So I came across this recipe on Minimalist Baker and thought to myself, why not?
As always, feel free to make adjustments to fit your palate but unless you have some type of allergy, I really recommend you give it a solid chance first.
So what exactly makes this vegan stew, African inspired? Firstly, the peanuts or in my case, the peanut butter. And the spices. I used ras el hanout because, let’s face it, this spice blend is packed with flavor and SO delicious. Bonus tip: coat this on your potatoes before making a batch of fries in the oven or the air fryer!I also added harissa paste because I can’t get enough spice.
The ingredient list is pretty simple:
Coconut milk (creamy)
Diced tomatoes (fresh or canned, its up to you)
Red bell pepper
Heat the coconut oil (or water) in a big pot or skillet and add the ras el hanout and turmeric powder, cooking until fragrant. Then add onion, garlic and bell pepper and cook 4 to 6 minutes, not too much because we’re just getting started. Add salt and pepper.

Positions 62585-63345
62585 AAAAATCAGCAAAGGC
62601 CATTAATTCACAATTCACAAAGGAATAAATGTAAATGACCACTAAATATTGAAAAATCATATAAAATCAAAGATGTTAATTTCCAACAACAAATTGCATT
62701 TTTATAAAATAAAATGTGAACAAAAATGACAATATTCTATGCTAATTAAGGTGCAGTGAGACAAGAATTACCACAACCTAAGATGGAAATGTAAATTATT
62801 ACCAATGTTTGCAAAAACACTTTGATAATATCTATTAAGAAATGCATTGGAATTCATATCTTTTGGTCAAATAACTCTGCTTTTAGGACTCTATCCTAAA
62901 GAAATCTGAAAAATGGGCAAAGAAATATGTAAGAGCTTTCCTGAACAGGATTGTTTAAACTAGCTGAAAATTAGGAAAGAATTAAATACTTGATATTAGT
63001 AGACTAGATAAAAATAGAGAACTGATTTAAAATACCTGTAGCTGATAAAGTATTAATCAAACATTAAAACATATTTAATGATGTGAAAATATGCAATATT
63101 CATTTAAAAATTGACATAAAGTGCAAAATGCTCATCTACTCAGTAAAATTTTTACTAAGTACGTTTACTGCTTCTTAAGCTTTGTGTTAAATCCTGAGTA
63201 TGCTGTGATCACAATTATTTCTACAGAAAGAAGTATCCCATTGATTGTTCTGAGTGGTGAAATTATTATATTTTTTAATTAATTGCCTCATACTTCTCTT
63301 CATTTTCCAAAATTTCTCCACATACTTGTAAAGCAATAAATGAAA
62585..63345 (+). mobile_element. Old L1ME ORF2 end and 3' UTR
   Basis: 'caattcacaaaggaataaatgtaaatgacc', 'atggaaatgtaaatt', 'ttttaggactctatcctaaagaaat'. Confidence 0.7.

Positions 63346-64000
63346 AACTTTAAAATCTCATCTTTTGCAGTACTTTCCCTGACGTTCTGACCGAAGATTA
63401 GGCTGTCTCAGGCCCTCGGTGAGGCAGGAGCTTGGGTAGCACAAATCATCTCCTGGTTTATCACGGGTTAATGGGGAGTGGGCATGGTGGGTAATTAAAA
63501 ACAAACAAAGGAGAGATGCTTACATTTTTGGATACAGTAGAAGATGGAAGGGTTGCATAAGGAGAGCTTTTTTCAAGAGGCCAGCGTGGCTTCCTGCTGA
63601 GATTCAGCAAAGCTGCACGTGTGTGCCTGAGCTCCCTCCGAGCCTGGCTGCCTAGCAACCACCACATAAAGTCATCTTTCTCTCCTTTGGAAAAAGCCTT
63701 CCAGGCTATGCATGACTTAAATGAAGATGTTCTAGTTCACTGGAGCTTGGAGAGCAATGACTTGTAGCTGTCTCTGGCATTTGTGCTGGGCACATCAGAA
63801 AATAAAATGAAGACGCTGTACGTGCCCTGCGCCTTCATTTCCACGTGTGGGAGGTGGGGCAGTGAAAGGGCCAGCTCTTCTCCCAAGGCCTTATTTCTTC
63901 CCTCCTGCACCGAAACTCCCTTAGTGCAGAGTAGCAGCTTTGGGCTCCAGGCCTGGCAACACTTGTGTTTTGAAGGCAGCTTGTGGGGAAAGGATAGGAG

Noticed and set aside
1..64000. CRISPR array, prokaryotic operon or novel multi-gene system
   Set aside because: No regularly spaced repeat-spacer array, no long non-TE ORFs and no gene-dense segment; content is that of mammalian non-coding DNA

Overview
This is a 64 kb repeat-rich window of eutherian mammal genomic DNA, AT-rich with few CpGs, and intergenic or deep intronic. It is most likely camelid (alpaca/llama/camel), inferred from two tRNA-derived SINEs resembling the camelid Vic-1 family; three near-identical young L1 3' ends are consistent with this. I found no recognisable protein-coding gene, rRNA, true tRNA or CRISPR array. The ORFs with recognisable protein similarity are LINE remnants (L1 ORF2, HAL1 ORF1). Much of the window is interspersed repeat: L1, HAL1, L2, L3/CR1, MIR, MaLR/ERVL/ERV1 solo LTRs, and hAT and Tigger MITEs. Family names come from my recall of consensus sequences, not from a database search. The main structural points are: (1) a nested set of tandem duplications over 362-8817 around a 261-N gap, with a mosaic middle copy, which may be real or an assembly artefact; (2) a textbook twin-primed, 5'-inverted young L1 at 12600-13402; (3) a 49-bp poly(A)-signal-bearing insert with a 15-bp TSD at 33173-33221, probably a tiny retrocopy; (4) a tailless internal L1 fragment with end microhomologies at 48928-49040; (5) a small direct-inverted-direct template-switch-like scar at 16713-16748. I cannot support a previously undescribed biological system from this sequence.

Add tomato and harissa paste, tomatoes, chickpeas, coconut milk, peanut butter and water or broth.
I only added about 1.5 tablespoons of peanut butter to the actual soup because peanut butter is crazy caloric. Instead I mixed the remaining peanut butter with hot water and drizzled it over the top for flavor and a pretty garnish.
Bring the mixture to a boil and then lower to a simmer for about 20 minutes, or until the liquid is thick and creamy.